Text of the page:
Mineral acid, made in the stomach
The organ system in the body which breaks down large insoluble food molecules into small soluble molecules which can be used by the body
A diet which contains the correct amounts of carbohydrates, proteins, lipids, vitamins, minerals and fibre to provide your cells with the resources they need.
Breaking down the large insoluble food molecules into small soluble molecules
A list of often difficult or specialised words with their definitions.
Reusable protein molecules which act as biological catalysts, changing the rate of chemical reactions in the body without being affected themselves
The basic unit from which all living organisms are built up, consisting of a cell membrane surrounding cytoplasm and a nucleus.
Yellowy-green alkaline liquid made in the liver. It is stored in the gall bladder and released along the bile duct to the small intestine where it neutralises stomach acid and emulsifies fats.
Human beings need to eat a balanced diet to stay healthy. The food we eat has to be broken down before it can be used by the cells of the body. This is the job of the digestive system.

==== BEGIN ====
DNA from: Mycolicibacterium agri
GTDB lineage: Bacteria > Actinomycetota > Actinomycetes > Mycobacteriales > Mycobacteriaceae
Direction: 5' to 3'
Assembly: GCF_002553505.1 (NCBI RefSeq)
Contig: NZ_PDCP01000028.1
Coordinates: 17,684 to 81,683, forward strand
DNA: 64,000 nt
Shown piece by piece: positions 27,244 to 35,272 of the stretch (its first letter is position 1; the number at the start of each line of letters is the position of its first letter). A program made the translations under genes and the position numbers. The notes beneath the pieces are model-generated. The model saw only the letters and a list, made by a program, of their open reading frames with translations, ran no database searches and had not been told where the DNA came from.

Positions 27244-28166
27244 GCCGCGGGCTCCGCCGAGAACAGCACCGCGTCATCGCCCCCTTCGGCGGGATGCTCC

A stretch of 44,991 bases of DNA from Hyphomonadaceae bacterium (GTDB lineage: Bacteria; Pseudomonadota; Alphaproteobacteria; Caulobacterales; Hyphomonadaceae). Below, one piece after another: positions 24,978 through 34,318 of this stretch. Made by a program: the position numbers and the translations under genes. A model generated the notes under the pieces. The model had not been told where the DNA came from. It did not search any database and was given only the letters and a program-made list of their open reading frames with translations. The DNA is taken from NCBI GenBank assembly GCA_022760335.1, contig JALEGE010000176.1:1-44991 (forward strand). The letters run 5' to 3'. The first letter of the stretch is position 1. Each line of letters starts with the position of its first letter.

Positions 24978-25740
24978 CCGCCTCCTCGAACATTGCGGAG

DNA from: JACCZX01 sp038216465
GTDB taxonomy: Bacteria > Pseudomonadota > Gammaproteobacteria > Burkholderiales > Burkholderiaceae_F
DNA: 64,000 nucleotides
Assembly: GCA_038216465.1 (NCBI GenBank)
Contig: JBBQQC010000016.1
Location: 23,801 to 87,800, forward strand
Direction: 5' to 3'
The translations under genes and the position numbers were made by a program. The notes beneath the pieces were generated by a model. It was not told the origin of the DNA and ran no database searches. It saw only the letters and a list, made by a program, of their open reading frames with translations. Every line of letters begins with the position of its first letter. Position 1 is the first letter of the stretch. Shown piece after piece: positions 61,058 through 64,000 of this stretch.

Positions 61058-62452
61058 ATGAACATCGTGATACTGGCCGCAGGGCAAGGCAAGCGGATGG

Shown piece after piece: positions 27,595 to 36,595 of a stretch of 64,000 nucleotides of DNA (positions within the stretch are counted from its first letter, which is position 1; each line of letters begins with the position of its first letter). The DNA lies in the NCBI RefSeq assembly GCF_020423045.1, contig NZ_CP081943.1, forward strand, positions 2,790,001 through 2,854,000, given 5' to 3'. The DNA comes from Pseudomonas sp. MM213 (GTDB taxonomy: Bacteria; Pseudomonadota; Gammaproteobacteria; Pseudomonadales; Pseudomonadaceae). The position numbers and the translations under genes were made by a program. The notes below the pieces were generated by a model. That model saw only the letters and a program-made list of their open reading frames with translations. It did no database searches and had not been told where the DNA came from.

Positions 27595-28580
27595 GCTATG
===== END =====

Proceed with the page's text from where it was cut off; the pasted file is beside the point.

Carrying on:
The digestive system is made up of many different organs working together. It takes in food, breaks it down both physically and chemically, moves the digested food into the blood stream and removes the undigested waste.
People must eat everything their cells are going to need. It is important to take in a range of different types of food molecules, and to take in enough food to supply the needs of the body.
The food we eat is made up of chunks of material containing large, insoluble molecules. Digestion is the process by which we break down these large insoluble molecules into small soluble ones that can be absorbed into the bloodstream and used in our bodies. The organs of the digestive system make chemicals such as enzymes, hydrochloric acid and bile which help us digest the food quickly and efficiently.
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